With the passing of this summer’s heat, wind and drought, I have noticed a lot of struggling plants with stem die back, crispy leaves with poor color and overall signs of severe stress that makes me think that those plant’s days are numbered even if the rain returns. Then recently while removing dead plants (casualties of last summer) from the Lincoln NGPC grounds, I noticed two handsome plants that stood out from others nearby. They were growing next to each other and looking really good; one a conifer tree and the other a deciduous shrub. They had been planted as a part of a screening project about eight to ten years ago. Each plant looked visibly healthy with good color; no die back, healthy foliage and the shrub was displaying beautiful fall color and fruit, all of this with no supplemental water during the summer.
This story is even more interesting considering the native ranges of these two plants. The tree Southwestern White Pine is native to desert mountain ranges of the southwest U.S. and the shrub Rusty Blackhaw Viburnum is native to open woodlands of the southeastern states west to the central U.S. What these very different plants have in common and the reason that they survived this past summer is built in drought tolerance.
The conifer tree, Southwestern White Pine (Pinus strobiformis) is a very drought tolerant evergreen found growing natively from Mexico north into the U.S. in the desert mountainous areas of west Texas, New Mexico, Arizona and also southwestern Colorado. It can reach heights to one hundred feet in the wild but would be much smaller under cultivation in Nebraska (30-50 feet). Southwestern White pine tends to be pyramidal in youth with sweeping branches holding 3-6 inch long blue-green soft needles in groups of five, but becomes more irregular and open with age. The bark is smooth and a silver-gray color on young trees becoming darker and furrowed with age. The attractive cones are up to a foot long. I would recommend planting this tree statewide, and especially mid-state westward. Southwestern White Pine can be used in windbreaks, wildlife plantings and as a landscape specimen and should be planted in full sun in an area with good soil drainage.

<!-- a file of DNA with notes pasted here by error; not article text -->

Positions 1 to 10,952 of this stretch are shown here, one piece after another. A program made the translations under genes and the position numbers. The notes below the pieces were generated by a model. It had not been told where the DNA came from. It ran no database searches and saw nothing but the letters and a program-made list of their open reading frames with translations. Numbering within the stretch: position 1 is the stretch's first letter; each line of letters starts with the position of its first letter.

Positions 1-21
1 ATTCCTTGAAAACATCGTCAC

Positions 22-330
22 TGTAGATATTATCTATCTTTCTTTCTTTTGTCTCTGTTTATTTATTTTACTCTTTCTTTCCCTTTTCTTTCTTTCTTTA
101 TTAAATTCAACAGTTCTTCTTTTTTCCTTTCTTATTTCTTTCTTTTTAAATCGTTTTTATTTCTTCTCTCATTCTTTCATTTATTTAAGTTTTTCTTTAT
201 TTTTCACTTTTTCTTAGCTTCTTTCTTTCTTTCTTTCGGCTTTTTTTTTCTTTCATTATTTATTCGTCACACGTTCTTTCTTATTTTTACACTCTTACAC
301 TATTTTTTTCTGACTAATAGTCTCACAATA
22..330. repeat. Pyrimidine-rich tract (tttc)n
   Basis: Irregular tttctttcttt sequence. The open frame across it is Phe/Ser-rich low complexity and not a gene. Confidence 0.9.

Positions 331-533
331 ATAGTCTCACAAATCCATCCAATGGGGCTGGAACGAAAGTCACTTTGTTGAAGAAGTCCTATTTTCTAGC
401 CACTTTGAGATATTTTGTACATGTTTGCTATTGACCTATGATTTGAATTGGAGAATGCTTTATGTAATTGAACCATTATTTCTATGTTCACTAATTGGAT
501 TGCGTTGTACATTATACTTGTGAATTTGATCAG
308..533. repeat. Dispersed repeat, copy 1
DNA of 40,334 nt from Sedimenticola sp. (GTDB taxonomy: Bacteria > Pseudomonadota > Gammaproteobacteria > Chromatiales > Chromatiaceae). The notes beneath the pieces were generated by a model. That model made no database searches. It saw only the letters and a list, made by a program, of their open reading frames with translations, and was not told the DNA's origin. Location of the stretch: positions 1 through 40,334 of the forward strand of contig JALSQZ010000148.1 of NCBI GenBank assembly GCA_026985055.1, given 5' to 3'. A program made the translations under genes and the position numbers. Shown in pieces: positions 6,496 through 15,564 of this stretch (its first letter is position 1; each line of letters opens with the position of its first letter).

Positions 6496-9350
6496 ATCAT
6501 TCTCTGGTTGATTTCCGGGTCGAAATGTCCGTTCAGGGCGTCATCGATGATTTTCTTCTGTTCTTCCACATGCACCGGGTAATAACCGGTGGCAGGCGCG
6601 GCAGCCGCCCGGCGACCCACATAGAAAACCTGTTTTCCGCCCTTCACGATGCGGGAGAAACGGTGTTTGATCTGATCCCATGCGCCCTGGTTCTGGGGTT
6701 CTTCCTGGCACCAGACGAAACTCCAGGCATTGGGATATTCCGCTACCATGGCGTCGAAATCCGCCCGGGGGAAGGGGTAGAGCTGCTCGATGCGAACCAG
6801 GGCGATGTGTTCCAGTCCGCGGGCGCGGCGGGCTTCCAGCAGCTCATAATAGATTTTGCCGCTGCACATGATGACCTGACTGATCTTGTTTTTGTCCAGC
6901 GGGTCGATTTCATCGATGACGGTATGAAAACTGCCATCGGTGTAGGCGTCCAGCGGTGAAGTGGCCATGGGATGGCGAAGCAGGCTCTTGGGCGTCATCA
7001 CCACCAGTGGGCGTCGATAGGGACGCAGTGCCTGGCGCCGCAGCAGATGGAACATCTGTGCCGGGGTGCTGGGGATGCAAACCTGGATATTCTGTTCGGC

The other plant of this story is Rusty Blackhaw Viburnum (Viburnum rufidulum) a deciduous shrub found growing from Virginia to Florida and west to eastern Texas, Oklahoma and southeast Kansas. This tough and beautiful shrub is found growing in open, dry to rocky woodlands, thickets and along river banks in well drained soils including sand, loam and clay. Rusty Blackhaw is a stiffly branched multi-stemmed shrub growing 8-15 feet tall with shiny leathery dark green summer leaves that change from green to yellow-orange and burgundy colors in the fall. The stems, buds and leaves have fine reddish-brown hairs covering them and they give the plant its rusty appearance. The fruit, a drupe, is raisin sized and changes with the seasons from green to glaucous blue and finally a dark purple in late winter; it is eaten by birds and small mammals. Rusty Blackhaw Viburnum will grow in part to full sun in well drained soils and is a beautiful shrub for landscaping, screening and woodland gardens as well as wildlife plantings. It could be tried statewide, but may be more suited from the central part of the state eastward.
So ends the tale of two tough plants from different regions of the country that ended up together by chance and survived one of the toughest summers on record!